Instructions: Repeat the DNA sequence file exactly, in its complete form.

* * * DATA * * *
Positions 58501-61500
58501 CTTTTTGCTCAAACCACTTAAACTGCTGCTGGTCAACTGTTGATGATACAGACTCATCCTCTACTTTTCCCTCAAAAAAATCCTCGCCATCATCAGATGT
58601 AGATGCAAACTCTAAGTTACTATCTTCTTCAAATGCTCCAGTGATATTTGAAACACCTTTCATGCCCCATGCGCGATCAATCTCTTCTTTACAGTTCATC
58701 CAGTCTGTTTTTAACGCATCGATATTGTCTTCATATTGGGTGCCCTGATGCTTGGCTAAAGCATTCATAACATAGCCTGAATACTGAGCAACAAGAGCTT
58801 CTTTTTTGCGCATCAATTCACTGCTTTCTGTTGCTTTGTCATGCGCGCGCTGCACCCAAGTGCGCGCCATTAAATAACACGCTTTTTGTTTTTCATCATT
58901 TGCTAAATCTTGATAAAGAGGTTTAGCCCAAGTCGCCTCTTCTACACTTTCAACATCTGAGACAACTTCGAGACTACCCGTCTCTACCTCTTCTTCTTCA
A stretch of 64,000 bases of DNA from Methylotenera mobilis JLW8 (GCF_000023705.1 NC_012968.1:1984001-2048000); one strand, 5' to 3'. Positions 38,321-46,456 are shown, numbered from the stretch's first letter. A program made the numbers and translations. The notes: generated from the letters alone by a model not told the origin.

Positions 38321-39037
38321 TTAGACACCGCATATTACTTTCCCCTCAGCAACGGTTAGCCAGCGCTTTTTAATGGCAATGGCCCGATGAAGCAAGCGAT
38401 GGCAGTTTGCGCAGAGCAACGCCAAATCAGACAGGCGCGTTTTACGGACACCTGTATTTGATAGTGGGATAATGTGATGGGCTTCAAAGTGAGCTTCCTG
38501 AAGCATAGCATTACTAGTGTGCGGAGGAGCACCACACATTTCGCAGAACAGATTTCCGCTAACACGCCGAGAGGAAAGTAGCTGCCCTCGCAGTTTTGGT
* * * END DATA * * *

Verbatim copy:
Positions 58501-61500
58501 CTTTTTGCTCAAACCACTTAAACTGCTGCTGGTCAACTGTTGATGATACAGACTCATCCTCTACTTTTCCCTCAAAAAAATCCTCGCCATCATCAGATGT
58601 AGATGCAAACTCTAAGTTACTATCTTCTTCAAATGCTCCAGTGATATTTGAAACACCTTTCATGCCCCATGCGCGATCAATCTCTTCTTTACAGTTCATC
58701 CAGTCTGTTTTTAACGCATCGATATTGTCTTCATATTGGGTGCCCTGATGCTTGGCTAAAGCATTCATAACATAGCCTGAATACTGAGCAACAAGAGCTT
58801 CTTTTTTGCGCATCAATTCACTGCTTTCTGTTGCTTTGTCATGCGCGCGCTGCACCCAAGTGCGCGCCATTAAATAACACGCTTTTTGTTTTTCATCATT
58901 TGCTAAATCTTGATAAAGAGGTTTAGCCCAAGTCGCCTCTTCTACACTTTCAACATCTGAGACAACTTCGAGACTACCCGTCTCTACCTCTTCTTCTTCA
A stretch of 64,000 bases of DNA from Methylotenera mobilis JLW8 (GCF_000023705.1 NC_012968.1:1984001-2048000); one strand, 5' to 3'. Positions 38,321-46,456 are shown, numbered from the stretch's first letter. A program made the numbers and translations. The notes: generated from the letters alone by a model not told the origin.

Positions 38321-39037
38321 TTAGACACCGCATATTACTTTCCCCTCAGCAACGGTTAGCCAGCGCTTTTTAATGGCAATGGCCCGATGAAGCAAGCGAT
38401 GGCAGTTTGCGCAGAGCAACGCCAAATCAGACAGGCGCGTTTTACGGACACCTGTATTTGATAGTGGGATAATGTGATGGGCTTCAAAGTGAGCTTCCTG
38501 AAGCATAGCATTACTAGTGTGCGGAGGAGCACCACACATTTCGCAGAACAGATTTCCGCTAACACGCCGAGAGGAAAGTAGCTGCCCTCGCAGTTTTGGT